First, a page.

Micro SD cards are a basic necessity for everyday use. These are ideal for camera devices, android smartphones, and tablets. This article will tell you everything you need to know about the SanDisk 128GB Ultra microSDXC UHS-I Memory Card.Who needs the Sandisk 128 GB and Why?
If you are a gamer or an active mobile device user, this card is for you. MicroSD card users who want to get the most out of their mobile devices or digital cameras will love the SanDisk Ultra microSDXC 128GB. If you have an SD card that can be used in a camera, you can use this app (it comes with an SD card adaptor). Due to its slower read speed (only 30MB/s), it is one of SanDisk’s slowest microSD cards, although it does feature the biggest storage capacity of any microSD card now available. With this card, you won’t have to worry about having to empty your memory card as frequently if you record a lot of HD videos or photos. Buy on Amazon
Everything you need to know about SanDisk Ultra Plus 128GB
Memory card readers were used to assess the SanDisk Ultra Plus 128GB microSDXC card’s speed and capacity. The highest sequential read speed in benchmark tests utilizing USB 3.1 and 3.0 readers was 99.5 MB/s, which is in accordance with the 100MB/s maximum read speed stated by Sandisk. Following that, the fastest sequential write speed was 62.9 MB/s.
These numbers are significantly higher than the card’s stated minimum write speeds of 10MB/s (V10 and U1). All of the card readers that we tested had consistent card performance. The SanDisk Ultra microSDXC 128GB is a great option for those who need a lot of storage but don’t mind a little less performance than other SanDisk microSD cards have to offer. Ultra microSDXC’s comparison to Extreme PLUS MicroSDXC provides some context for the Ultra microSDXC’s performance. The consumer gets twice the storage for half the performance speed with the 128GB Ultra. Even while the Ultra microSDXC’s performance isn’t quite up to snuff, it’ll still be able to do what it’s meant to do in the intended applications.
As of this writing, a 128 GB Ultra microSD card from SanDisk costs about $200, a 4X price increase, and just a 2X increase in capacity. It’s still early in the game, so prices will likely decline as production increases.
Price is unlikely to be a disincentive for those who require the additional capacity, as there is simply no other single card solution for capacity-strapped end users.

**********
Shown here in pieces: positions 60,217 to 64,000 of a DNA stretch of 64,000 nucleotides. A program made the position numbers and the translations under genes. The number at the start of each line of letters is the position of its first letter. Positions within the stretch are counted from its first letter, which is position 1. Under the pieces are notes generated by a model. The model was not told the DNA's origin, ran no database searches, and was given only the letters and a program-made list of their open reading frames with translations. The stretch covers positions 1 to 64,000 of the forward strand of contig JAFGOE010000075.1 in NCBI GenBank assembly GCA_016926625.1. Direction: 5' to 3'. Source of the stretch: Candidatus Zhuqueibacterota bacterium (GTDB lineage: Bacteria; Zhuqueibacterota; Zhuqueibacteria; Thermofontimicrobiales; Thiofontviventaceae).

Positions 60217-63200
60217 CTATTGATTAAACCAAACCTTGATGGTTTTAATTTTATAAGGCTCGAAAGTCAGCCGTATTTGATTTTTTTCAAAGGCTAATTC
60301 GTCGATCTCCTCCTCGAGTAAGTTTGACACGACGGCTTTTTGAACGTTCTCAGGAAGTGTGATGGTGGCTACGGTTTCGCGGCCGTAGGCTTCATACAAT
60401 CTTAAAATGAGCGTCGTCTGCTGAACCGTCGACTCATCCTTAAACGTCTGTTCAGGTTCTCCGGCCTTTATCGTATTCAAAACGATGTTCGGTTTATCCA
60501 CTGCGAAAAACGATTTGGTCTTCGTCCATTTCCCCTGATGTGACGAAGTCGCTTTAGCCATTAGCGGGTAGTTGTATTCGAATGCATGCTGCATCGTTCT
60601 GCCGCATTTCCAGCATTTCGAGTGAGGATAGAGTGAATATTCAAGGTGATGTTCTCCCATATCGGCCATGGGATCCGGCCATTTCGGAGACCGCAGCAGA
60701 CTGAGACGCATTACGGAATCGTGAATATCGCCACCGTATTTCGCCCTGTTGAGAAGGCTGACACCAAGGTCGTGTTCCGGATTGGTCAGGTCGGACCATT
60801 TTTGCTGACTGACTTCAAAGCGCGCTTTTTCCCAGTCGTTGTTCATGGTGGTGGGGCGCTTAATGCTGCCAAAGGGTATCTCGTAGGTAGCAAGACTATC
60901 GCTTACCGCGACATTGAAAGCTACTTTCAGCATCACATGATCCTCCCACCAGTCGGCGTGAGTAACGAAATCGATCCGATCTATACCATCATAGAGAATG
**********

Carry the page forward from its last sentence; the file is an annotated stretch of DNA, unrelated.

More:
Comparison with the Kingston Digital 64 GB
|Features||SanDisk (128 GB)||Kingston Digital 64GB Data Traveler Locker + G3|
|Performance:||Max Read: 245 MB/second
Max Write: 190 MB/second
|Max Read:105 MB/second
Max Write:72 MB/second
|Support:||Windows7, Vista, and XP||PC and most Android devices|
|Security Features:||Password protection uses 128-bit AES encryption||Double layer of security using hardware encryption 256-bit and password protection.|
|Weight:||0.30 ounces||1.60 ounces|
|Design||Retractable design||Compact design|
|Product Dimensions:||0.40 x 0.80 x 2.80 inches||2.40 x 0.40 x 0.70 inches|
More features of the Sandisk’s 128 GB
SanDisk’s 128 GB microSDXC card outperformed the 89.41MB/s sequential read and write rates and 58.51MB/s random read/write speeds; random transfer speeds of 82.10MB/s and 41.54MB/s, respectively; ultra microSDXC card. The Ultra microSDXC card’s performance compromise can be clearly seen in this comparison table.
The comparison between Extreme Plus and Ultra is unfair, but it provides a clear picture of what the customer can expect. Storage capacity is doubled in one card, but read and write speeds are only half as fast. Many of the card’s use cases, such as music and video streaming, are read-oriented, thus its speeds should be enough for the vast majority of users.
Data storage on USB flash drives is possible, but only if the data is secure and can be retrieved quickly. The following are my findings after a thorough evaluation of four different flash drives. Each USB drive has its own set of advantages and disadvantages, including security, speed, data retrieval, and cost, among others. Also decent but lacking in features are SanDisk 128GB and Kingston Digital 64GB data traveler locker + G3. For those who need to keep personal data but don’t want to have to restart their computer every time they insert in a memory card, Kingston Digital’s 64GB Data Traveler is a decent option.
Comparing all available USB flash drives and reading user evaluations on several websites, I’ve come to the conclusion that the SanDisk 128GB with its military-grade 128-bit AES hardware encryption is the best option. As compared to the IronKey Workspace W500, which requires a Windows 8.1 installation, this device includes an alphanumerical keypad that does not require any software or hardware. It is water and dust resistant because of its aluminum design finish. IronKey W500 becomes hot and burns the chip if we try to access more than 10 objects at a time using this device. Compared to the IronKey Workspace W500, it’s also less expensive (Amazon, n.d). The keypad on the SanDisk 128GB Secure Key has tiny buttons, but that doesn’t seem to be the problem. It’s simple to use and safe with passwords, so we don’t have to worry about losing our data when we leave it somewhere.